I campaigned for governor with the slogan of “Demand More!” because Gov. Cuomo has governed as a social liberal but as an economic conservative. Although he touts the agenda he outlined in his January 15 State of the State and Budget presentation as “progressive,” New York progressives should not be satisfied. It is still a conservative economic program. Progressives must demand more.
The deaths of Rosa Luxemburg and Karl Liebknecht have haunted the imagination of the left for a century. Joe Sabatini reviews a recent publication exposing the events of their deaths, Klaus Gietinger’s The Murder of Rosa Luxemburg, as well as providing an introduction to some of the literary works inspired by the events of 15 January 1919.
The United Teachers of Los Angeles (UTLA), the city’s teachers union, has now reentered negotiations with a school board chastened by a strike that has shown the movement’s political power in massive demonstrations with community members and parents.
Here is a timeline of how the mainstream U.S. capitalist media has covered the issue of Trump’s financial ties with the Russian mafia capitalist class. This timeline is significant, because it provides a clue to the thinking of the mainstream of the U.S. capitalist class as well as how that thinking is now changing.
With the revival of the socialist movement in the U.S., and the phrase “political revolution” having briefly entered the political mainstream as a result of Bernie Sanders’ Presidential campaign, it’s a good idea for contemporary socialists to look back upon the political strategies of our predecessors to examine what they thought “revolution” signified, and to draw appropriate conclusions.
The January 14 strike date announced by the United Teachers of Los Angeles (UTLA) has heightened tensions in an already contentious dispute with Los Angeles Superintendent Austin Beutner, who represents the Los Angeles Unified School District (LAUSD) in negotiations. However, far more is at stake in Los Angeles and for the rest of us than a traditional contract struggle.
Randy Shaw, Generation Priced Out: Who Gets to Live in the New Urban America. University of California Press, 2018. 304 pp.
When millennials head home for the holidays this month, many who are city dwellers will be hosted by parents or grand-parents whose housing is far more spacious and financially secure than their own. Even guests with well-paid jobs in relatively stable rental markets will cast an envious eye at the benefits of baby boomer house buying decades ago.
Rob Walsh, originally from a small town just outside Utica, is a material handler at the Tesla plant just south of Buffalo, New York’s downtown—dubbed Gigafactory 2—and part of the joint United Steelworkers/International Brotherhood of Electrical Workers organizing committee. One of plant’s earliest hires, he works 12-hour shifts three to four days a week, making $16.50 an hour. He is one of roughly 400 employees that work around the clock at the plant producing Tesla’s solar roof tiles. During those shifts, Walsh delivers production from the warehouse to the floor and then takes the finished product out to be shipped.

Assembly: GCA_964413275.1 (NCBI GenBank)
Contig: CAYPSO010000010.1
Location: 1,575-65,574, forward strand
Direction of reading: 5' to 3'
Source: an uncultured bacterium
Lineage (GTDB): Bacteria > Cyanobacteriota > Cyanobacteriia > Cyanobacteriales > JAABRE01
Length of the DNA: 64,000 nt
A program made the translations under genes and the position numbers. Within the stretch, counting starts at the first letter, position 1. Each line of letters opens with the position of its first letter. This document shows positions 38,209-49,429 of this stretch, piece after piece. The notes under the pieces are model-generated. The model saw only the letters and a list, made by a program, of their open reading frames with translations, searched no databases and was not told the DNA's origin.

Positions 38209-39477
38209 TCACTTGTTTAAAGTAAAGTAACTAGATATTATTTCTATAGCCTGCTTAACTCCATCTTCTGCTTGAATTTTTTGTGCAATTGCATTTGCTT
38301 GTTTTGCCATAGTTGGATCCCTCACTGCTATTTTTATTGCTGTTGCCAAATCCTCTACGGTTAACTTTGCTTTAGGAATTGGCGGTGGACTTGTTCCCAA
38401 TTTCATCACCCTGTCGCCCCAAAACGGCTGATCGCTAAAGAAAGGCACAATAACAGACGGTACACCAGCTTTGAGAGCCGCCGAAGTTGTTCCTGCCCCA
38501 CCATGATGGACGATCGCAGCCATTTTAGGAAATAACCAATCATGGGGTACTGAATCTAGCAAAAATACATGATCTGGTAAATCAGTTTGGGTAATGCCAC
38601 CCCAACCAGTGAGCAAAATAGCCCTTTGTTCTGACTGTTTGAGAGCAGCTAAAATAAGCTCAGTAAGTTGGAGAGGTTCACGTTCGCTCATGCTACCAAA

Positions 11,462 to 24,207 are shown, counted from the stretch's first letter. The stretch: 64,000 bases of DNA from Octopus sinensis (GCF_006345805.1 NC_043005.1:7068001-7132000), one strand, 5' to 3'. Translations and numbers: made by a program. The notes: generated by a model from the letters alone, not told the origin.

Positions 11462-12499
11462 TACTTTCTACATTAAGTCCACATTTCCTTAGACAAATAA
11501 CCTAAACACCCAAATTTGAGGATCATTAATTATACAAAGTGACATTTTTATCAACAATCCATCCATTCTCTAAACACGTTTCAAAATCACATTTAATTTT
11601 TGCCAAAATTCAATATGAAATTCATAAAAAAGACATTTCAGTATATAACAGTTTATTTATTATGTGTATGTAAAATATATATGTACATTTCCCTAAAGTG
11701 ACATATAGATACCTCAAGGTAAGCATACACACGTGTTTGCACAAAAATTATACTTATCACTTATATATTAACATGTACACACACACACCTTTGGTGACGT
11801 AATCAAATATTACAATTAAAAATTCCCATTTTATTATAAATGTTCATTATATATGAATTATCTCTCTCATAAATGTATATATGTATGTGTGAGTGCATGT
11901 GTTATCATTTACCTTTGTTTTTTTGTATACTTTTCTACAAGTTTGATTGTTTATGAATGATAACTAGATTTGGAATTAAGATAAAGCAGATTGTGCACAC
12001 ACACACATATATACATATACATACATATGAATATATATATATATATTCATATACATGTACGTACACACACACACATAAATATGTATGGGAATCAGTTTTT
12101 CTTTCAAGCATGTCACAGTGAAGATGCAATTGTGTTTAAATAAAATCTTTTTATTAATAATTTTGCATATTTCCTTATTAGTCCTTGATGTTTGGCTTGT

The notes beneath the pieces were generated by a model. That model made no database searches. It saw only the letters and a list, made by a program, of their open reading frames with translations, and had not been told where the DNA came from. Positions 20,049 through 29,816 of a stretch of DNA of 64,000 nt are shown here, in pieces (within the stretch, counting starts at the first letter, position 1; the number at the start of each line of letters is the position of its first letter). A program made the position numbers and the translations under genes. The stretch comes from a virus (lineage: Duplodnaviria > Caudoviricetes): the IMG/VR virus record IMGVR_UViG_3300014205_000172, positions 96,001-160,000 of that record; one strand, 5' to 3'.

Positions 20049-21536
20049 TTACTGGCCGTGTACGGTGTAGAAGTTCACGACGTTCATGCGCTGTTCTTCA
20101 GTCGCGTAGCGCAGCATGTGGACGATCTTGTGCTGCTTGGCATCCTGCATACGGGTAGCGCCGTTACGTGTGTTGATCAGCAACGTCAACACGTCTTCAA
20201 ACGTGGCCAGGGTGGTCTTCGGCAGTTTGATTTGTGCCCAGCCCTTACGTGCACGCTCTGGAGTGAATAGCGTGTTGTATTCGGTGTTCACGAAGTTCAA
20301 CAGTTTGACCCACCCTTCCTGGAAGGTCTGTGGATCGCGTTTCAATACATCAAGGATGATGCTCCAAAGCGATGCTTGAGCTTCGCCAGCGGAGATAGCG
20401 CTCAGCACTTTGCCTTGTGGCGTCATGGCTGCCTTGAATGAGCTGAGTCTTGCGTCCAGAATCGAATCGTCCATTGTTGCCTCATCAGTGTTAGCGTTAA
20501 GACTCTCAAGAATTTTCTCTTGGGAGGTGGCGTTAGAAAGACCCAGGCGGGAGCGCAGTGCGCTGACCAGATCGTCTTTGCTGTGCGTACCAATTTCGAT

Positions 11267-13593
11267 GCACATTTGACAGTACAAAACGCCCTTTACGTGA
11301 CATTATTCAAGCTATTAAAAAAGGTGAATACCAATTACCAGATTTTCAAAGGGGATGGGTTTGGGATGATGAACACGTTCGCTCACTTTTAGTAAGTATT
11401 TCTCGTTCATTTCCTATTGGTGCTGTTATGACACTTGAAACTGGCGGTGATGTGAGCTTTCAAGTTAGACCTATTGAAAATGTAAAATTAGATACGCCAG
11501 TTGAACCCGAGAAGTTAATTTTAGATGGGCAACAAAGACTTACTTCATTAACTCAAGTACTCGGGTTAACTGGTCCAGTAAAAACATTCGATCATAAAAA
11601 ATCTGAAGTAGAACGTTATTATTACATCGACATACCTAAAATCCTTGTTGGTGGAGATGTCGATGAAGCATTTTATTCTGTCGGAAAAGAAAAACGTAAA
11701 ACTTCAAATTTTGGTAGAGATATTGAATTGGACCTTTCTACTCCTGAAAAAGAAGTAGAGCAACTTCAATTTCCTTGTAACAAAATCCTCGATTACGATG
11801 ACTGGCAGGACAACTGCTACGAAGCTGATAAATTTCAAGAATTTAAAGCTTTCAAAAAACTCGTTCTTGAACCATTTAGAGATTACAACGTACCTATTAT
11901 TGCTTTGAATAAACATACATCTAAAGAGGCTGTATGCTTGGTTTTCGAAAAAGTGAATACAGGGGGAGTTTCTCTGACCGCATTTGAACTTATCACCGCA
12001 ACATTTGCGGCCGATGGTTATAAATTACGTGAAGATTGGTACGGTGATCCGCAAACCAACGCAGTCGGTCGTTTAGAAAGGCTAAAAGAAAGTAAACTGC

We, the Alliance of Middle Eastern Socialists, support the ongoing uprising which erupted across Sudan starting December 19th, 2018. The protests were set off by the lifting of subsidies on bread, wheat, and electricity as well as spiking inflation. The United Nations Development Program has estimated that nearly half of the population, i.e. 20 million, live below the poverty line. However, their demands go much deeper and call for the downfall of the regime of Omar al-Bashir because of its decades of economic, political, and social repression. The dictator al-Bashir was also on the verge of obtaining constitutional amendments allowing him to run in the presidential election in 2020.
While a Single Payer healthcare system is on the table nationally (in the form of several bills, but perhaps more importantly, in the platforms of nearly all the top presumptive Democratic presidential nominees), the actual creation of such a system is perhaps more likely to be accomplished at the state level first, and it’s possible New York and California are tied for “most likely to succeed.” Even as some advocates caution that we should only fight for a national single payer plan, despite there being even less of a “pathway to victory” in the short-term, I see these campaigns as complimentary. Ambitious and aspiring New York State politicians are well-attuned to what constitutes “progressive” on the national scene, and it is to everyone’s advantage if supporting single payer is viewed as part of proving their credentials.